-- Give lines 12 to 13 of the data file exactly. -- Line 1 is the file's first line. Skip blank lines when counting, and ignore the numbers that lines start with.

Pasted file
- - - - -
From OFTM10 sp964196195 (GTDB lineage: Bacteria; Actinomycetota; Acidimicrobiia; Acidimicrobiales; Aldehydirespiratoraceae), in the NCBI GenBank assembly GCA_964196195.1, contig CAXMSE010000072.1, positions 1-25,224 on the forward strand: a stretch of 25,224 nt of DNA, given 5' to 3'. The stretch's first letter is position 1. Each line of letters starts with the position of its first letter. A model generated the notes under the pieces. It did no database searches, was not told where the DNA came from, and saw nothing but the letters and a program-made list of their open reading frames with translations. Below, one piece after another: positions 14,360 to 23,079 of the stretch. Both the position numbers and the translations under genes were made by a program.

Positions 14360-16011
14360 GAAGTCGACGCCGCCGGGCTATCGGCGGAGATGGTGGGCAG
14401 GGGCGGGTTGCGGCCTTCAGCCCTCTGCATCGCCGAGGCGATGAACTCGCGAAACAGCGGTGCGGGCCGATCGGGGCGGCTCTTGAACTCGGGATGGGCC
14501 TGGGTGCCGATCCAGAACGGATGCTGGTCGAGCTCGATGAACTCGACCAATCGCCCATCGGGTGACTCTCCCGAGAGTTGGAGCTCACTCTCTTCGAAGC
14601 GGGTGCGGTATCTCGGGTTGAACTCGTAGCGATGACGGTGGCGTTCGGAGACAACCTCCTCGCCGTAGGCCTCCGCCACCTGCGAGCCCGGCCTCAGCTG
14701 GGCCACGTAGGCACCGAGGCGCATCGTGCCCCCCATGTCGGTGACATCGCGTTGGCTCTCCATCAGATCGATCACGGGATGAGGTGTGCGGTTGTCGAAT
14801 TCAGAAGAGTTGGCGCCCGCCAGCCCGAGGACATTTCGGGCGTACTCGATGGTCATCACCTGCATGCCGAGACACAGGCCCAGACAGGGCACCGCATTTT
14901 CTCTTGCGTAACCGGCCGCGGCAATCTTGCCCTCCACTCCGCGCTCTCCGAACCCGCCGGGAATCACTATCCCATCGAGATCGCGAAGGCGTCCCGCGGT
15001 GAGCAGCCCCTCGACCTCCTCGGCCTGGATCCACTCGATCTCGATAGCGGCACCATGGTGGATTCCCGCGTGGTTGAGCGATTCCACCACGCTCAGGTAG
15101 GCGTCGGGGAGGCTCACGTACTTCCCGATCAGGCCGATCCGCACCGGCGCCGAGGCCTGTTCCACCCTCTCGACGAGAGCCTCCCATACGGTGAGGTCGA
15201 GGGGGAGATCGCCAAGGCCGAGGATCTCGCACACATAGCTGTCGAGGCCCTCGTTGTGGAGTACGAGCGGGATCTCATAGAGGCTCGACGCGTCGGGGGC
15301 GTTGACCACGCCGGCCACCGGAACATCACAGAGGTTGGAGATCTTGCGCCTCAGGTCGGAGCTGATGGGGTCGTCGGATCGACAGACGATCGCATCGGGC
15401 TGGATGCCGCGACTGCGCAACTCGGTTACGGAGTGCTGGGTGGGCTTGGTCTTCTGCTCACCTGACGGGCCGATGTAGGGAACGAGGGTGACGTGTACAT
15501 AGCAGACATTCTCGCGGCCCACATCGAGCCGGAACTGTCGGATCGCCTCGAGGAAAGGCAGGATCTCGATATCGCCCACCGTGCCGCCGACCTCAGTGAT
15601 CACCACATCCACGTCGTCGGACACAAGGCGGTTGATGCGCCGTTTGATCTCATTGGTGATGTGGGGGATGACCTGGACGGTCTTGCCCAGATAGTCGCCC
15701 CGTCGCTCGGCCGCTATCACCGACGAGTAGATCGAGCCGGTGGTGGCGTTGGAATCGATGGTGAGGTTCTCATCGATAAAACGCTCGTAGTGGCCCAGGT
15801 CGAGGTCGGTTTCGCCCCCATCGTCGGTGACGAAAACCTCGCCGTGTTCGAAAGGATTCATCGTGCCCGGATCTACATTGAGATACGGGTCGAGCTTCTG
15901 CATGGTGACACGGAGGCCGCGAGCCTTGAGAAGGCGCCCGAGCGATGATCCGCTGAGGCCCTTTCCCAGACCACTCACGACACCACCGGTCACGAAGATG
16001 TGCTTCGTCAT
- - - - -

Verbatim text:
15201 GGGGGAGATCGCCAAGGCCGAGGATCTCGCACACATAGCTGTCGAGGCCCTCGTTGTGGAGTACGAGCGGGATCTCATAGAGGCTCGACGCGTCGGGGGC
15301 GTTGACCACGCCGGCCACCGGAACATCACAGAGGTTGGAGATCTTGCGCCTCAGGTCGGAGCTGATGGGGTCGTCGGATCGACAGACGATCGCATCGGGC